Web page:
Now we’ve voted to leave the EU, the free movement of workers will certainly be affected. However, changes to legislation are likely to be gradual rather than immediate.
While in theory citizens of EU member states no longer enjoy the automatic right to work in the UK (and vice versa), this will form part of negotiations to establish the UK’s new trading relationship with the EU.
EU nationals already employed in the UK may already have acquired rights under UK legislation, depending on how long they’ve been here. It’s likely that many will be permitted to stay in return for a similar agreement for UK nationals currently employed in EU member states.
For prospective employees, however, it may be a different story. While it will still be possible to employ personnel from EU member states, there may be extra administrative costs to be factored in, such as visa applications. An EU employee’s capacity to remain long-term in the UK may also be affected.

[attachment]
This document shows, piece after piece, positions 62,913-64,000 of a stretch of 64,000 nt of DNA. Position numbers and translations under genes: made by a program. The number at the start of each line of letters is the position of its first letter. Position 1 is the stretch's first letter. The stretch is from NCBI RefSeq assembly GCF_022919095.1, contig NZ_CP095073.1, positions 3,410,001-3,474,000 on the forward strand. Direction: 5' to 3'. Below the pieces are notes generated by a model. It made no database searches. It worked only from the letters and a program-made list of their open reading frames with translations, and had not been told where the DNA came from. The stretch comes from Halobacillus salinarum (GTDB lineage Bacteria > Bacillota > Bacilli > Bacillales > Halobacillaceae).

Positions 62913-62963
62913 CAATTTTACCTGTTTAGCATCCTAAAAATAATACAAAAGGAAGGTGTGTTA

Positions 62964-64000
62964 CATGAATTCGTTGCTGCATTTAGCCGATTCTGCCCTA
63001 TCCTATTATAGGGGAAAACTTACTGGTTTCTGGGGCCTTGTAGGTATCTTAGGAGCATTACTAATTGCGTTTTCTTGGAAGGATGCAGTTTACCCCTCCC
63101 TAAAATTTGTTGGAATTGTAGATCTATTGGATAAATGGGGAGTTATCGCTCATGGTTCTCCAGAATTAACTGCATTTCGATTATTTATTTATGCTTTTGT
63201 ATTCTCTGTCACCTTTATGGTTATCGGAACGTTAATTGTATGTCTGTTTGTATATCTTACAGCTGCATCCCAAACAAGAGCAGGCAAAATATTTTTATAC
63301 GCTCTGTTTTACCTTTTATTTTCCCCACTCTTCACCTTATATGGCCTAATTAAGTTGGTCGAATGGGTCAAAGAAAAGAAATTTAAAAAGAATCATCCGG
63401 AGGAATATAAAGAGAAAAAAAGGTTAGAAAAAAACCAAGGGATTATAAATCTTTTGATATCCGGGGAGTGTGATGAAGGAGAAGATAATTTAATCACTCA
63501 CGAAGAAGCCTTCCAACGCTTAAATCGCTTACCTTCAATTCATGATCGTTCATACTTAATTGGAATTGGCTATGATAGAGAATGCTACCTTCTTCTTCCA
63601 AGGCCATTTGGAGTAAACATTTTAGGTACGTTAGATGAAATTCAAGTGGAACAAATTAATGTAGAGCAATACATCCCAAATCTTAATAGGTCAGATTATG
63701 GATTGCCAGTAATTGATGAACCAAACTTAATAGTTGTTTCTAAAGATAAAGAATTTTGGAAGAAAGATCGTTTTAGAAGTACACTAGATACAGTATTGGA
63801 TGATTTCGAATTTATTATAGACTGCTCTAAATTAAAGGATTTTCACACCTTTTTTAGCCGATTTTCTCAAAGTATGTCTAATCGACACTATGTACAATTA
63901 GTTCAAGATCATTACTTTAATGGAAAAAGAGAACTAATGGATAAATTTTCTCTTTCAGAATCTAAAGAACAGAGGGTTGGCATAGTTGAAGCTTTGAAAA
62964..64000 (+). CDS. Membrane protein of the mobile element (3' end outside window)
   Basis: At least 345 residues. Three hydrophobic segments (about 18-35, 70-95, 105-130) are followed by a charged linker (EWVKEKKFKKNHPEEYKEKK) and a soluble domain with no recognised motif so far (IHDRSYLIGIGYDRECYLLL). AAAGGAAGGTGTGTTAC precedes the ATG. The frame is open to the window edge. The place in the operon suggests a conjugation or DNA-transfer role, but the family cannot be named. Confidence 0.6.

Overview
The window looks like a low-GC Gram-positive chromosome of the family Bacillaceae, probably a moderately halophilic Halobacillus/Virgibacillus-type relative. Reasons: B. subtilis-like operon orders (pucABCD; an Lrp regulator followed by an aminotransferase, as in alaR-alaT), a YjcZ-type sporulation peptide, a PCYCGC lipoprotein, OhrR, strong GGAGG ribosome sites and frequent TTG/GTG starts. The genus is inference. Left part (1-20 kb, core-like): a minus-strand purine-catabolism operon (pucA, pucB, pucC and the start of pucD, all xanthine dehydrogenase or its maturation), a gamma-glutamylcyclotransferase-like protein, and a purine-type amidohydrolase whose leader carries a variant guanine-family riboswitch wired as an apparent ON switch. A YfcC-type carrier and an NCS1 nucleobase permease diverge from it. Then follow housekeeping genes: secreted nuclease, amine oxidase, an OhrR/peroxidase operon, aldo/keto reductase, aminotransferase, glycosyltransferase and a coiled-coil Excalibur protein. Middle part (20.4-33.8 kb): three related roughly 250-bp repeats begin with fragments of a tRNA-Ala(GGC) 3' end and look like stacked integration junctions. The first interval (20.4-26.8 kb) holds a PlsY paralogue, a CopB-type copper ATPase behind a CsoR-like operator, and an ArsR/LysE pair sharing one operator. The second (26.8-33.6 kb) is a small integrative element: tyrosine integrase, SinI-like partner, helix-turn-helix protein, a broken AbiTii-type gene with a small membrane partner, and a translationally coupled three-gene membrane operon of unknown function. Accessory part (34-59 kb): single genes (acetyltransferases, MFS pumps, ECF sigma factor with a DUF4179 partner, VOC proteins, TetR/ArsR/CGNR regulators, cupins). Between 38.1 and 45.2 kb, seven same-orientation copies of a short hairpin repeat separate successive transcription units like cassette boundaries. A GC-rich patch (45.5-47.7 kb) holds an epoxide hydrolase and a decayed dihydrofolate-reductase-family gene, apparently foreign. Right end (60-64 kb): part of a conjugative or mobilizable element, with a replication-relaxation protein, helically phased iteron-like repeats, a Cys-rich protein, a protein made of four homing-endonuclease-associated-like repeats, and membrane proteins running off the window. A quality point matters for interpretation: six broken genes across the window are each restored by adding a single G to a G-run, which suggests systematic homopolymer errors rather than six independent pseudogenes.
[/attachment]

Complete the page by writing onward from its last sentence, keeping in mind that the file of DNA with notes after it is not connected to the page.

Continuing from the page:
There may also be limitations on the type of workers that will be allowed to seek employment in the UK. If we choose to follow a model more like the US or Australia, visas may only be granted for those in professions identified as having a particular need.
While the full impact of Brexit is uncertain, our expert employment lawyers have extensive experience and can advise you on the best action for your business, following the leave vote.
Call us free on 0808 271 2602 or send our referendum team an email with any questions.